I read the MQX post and I remember the two comments that you elude to. I think I was probably paying closer attention than many because I had two client quilts in that show and my personal goals are constantly to improve - so I was quite interested in your thoughts on the show. Knowing how small the competitive quilting community is - and that these comments have a high chance of being read by the person they are about, I am very cautious speaking my mind as to not offend or hurt feelings...and reading your blog for some time now I imagine that wasn't your ultimate intention. I also realize that being on the receiving end of such comments can sting, even if that wasn't what you meant for them to do. I suspect there is much that might be lost in text versus having a face to face conversation with someone. I cannot say that I don't shake in my boots when I know one of my quilts will be at the same venue as yours - or more still - as YOU! We have come to know you as someone who is quite forward about your thoughts and feelings on competition quilting. It's something I do very much enjoy about your blog. I sort of view your thoughts as I would a judge's comments. You come from a place of knowledge so I have a great respect for what you say, even though I may not agree all of the time. Isn't that the nature of all human interaction though? I do think it's valuable to have your perspective...as well as that of many other very talented quilters out there. It's obvious to all of us that you have some expertise on what you speak about! So in that regard, I do listen and pay attention. But just as I would a judge...I think we all have to remember that it's opinion. They are yours and you have the right to them - you also have the right to share them here or on Facebook or anywhere you see fit. I can read them - or not. I cannot control what you say or about whom, myself included, but I can control how I let those words effect me. I enjoy your work and your take on competitive quilting as a way of making a living. I realize this is your goal and I think to the non-competitive quilter it can be difficult to understand your motivation (hence, the questioning why you might enter 3 quilts into one show). I can't say it's the motivation of all of us - but it is yours and is shared by many others. I don't think that's wrong - it's just, what it is, and if you want to compete on a high level it is something to be aware of. Quilting gives me a sense of purpose and value - and something to strive for as I am a stay at home mom with little physical "reward" for my hard work. Climbing a progressive ladder and growing in my skill gives me that tangible reward that I really needed, it's allowed me an income, and a great feeling of self worth that makes life so much more fulfilling for me. So while I'm very interested in competition quilting and just recently delving into that world - I think for me it's more for self gratification than anything. I would say it is wise when sharing to consider and be sensitive the the feelings of those you speak about - that doesn't mean that you can't share your thoughts, but definitely know that they may not always be welcomed. I am truly sorry to hear that a rift in a good friendship may have resulted and I hope that it can be resolved. I think you are both immensely talented artists and offer a real gift to the world in your own unique ways.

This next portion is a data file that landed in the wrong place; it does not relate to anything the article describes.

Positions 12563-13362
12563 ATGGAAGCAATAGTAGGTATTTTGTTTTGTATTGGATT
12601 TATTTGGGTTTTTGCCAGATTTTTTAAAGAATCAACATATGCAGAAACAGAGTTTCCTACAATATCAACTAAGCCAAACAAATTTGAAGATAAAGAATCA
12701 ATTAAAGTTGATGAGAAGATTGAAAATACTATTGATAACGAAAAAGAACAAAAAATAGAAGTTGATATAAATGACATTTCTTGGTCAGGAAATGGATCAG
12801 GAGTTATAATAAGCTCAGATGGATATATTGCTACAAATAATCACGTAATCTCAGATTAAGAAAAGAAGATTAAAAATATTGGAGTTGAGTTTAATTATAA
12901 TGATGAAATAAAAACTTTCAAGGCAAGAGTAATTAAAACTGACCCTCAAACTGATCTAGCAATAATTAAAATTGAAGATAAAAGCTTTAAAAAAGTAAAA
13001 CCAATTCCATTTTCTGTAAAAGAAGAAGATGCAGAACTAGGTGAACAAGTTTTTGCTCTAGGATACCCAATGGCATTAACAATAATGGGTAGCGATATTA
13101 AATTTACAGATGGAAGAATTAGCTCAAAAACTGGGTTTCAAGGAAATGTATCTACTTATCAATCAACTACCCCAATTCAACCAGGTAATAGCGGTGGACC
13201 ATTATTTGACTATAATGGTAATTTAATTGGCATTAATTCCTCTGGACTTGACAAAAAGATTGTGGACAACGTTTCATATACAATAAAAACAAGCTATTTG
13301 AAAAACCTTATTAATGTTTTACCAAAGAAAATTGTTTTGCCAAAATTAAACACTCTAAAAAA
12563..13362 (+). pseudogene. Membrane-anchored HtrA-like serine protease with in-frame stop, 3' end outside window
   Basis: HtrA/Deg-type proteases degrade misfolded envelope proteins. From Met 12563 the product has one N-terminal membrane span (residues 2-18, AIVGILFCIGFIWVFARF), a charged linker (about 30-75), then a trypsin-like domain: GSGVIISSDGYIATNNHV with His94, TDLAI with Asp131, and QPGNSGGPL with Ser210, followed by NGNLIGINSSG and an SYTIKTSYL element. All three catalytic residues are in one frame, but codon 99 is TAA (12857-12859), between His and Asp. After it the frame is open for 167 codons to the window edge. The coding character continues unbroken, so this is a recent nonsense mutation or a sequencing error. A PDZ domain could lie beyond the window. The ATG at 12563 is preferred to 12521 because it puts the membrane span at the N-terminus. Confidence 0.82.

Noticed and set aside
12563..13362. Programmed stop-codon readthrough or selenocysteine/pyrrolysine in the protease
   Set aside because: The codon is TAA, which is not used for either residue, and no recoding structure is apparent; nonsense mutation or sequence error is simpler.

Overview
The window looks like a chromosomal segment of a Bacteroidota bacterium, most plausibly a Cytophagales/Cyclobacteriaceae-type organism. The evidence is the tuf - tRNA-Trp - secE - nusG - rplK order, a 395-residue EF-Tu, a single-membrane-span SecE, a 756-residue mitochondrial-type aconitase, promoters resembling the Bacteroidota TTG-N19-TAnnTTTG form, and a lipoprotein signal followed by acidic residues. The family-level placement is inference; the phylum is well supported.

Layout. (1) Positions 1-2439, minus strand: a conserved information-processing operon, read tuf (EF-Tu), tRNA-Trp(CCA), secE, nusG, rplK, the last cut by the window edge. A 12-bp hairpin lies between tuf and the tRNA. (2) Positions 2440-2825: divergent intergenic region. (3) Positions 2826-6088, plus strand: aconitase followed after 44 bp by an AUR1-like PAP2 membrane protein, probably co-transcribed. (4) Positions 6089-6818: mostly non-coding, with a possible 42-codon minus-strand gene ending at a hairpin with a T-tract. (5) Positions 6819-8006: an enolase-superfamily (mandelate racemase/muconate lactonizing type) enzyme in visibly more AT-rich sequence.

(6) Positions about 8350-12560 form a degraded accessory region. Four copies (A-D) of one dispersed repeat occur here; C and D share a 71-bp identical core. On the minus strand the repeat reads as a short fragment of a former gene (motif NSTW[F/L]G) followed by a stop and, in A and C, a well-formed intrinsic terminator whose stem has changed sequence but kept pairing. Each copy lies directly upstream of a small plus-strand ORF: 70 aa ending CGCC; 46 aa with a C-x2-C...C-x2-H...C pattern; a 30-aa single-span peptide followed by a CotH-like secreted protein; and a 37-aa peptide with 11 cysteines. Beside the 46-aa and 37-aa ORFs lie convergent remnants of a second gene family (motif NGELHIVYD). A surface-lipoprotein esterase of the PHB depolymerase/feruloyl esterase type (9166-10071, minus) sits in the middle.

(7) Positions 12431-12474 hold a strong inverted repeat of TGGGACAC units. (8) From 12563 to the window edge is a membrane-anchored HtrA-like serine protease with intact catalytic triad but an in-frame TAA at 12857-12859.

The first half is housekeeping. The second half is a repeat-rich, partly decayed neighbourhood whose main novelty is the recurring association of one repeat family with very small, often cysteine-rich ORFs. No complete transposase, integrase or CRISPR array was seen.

Celine Spader said...

I missed the bomb, and I hear your frustration in this post. When did it become a crime to have an opinion??? Well in general...people should not be so quick to take offense and everything so personally. I love to see your quilts and quilting. Hugs

Celine

RainbowSpinner said...

I have just found your blog and I am amazed at your work and sharing generosity. Your quilting talent is extraordinary in my opinion. I am reading back through your posts and plan on doing until I have read them all. Thank you for sharing xox